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Sony Xperia Tablet Z announced

It looks like internet rumours have scored a rare hit today – Sony have officially unveiled the Xperia Tablet Z and it matches earlier leaks in pretty much every detail. The slate comes with a host of impresssive features, not least of which a magnificently thin 6.9 millimetre waistline.

The Tablet Z includes a 10.1″ Bravia 2 display at a resolution of 1920 x 1200, a quad-core Snapdragon S4 processor running at 1.5 GHz and 2 GB of RAM. Internal storage is good too, at 32 GB, and there’s an SD card slot for additional storage. Finally, the tablet should include some reasonably good optics for a tablet, at least comparable with Apple’s attempts. That’s courtesy of an 8 megapixel Exmor R sensor on the rear of the device and an “automatic low light mode” that should step in when conditions aren’t favourable. Connectivity is also strong, with options for NFC, Bluetooth 4 and Wi-Fi N. You should also be able to get the tablet with LTE in supported markets – although it’s not known if the UK will be represented among that list.

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Finally, all of this hardware together with a 6000 mAh battery is encapsulated in a chassis just 6.9 millimetres thin and with a weight of less than half a kilogram – 495 grams, to be precise. According to Sony, it’s the “thinnest tablet” they’re aware of – not even the tiny iPad Mini, at 7.2 millimetres, is thinner. The chassis of the Tablet Z is also water-proof and dust-proof, with a strong IP5X certification that should allow this tablet to stand a quick tumble into the drink none the worse for wear. The Tablet Z will be available in white and black versions, as was the case with the Sony Xperia Z smartphone.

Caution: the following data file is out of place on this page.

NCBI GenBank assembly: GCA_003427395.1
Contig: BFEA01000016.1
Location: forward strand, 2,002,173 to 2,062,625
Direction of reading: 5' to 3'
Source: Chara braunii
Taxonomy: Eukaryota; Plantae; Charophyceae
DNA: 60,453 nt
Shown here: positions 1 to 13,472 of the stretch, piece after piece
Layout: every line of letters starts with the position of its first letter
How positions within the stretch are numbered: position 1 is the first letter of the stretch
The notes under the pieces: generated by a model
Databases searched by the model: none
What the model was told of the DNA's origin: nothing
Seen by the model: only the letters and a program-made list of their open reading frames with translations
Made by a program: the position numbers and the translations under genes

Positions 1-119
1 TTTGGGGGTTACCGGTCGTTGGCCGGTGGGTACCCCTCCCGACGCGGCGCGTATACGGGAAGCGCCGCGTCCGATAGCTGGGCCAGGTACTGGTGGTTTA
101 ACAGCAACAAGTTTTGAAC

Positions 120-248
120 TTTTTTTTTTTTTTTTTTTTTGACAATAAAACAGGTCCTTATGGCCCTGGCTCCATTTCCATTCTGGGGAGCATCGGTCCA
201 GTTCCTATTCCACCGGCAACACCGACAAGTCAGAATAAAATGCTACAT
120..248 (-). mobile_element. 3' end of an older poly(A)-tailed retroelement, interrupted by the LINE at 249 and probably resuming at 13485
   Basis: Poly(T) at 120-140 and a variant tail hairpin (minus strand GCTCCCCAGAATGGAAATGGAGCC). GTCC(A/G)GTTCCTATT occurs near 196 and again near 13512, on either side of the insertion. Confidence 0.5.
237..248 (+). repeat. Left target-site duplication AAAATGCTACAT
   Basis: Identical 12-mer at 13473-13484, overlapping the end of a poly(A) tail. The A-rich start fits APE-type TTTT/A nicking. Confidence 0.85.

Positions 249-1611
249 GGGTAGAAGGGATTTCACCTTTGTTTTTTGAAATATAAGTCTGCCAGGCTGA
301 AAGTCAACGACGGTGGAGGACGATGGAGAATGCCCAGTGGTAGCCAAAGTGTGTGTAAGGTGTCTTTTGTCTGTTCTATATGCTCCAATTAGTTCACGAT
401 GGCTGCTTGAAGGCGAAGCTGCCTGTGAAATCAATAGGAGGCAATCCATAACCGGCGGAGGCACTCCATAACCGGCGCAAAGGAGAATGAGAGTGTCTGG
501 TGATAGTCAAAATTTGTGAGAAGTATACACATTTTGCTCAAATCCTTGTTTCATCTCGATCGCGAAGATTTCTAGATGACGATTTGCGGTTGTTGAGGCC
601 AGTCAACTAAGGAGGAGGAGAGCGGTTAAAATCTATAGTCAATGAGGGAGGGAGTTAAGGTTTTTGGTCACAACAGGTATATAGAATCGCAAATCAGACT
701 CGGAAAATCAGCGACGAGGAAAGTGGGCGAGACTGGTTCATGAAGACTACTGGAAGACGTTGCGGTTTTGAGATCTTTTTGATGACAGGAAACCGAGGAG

In terms of software, we’re going to be looking at Android Jelly Bean. It’s only version 4.1 instead of 4.2, but Sony should have no problems updating to the latest version – hopefully before Android 5.0 is released. We haven’t heard too much about the software running on the tablet, but as it’s Sony we’re talking about expect the usual strong suite of media streaming and remote control options.

And when will see the Xperia Tablet Z? Well, the tablet will be released in the Japanese market sometime this spring, but we should hear worldwide pricing and availability information at Sony’s press event at the Mobile World Conference in just over a month’s time.

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Top 5 Travel Apps for Android

In today’s Android app roundup, we’ll be looking at some of the very best travel apps. Whether they’re specific apps for a specific mode of travel like trains or planes, or more general purpose apps that let you organise or record a journey, your Android smartphone can prove invaluable while you’re travelling – if you can keep it charged, of course. Let’s get right into it.

5. Train Tickets

If you’re traveling in the UK, chances are your best bet is often to go by rail. Train stations have become a lot easier to master than they used to be, but if you arrive late it’s often invaluable to have the train timetable on your phone instead of on a board somewhere. Train Tickets from Crosscountry Trains is one of a few different apps that offer this service, with live train time boards for stations across the UK. You’re able to see which platform a departing or arriving train will be stopping at, as well if it’s been delayed and where it was last spotted. The app, as the name suggests, also allows you to book train tickets quickly and easily – although some functionality, including seat picking is missing. Some alternative apps are Trainline Tickets and National Rail’s Rail Planner Live.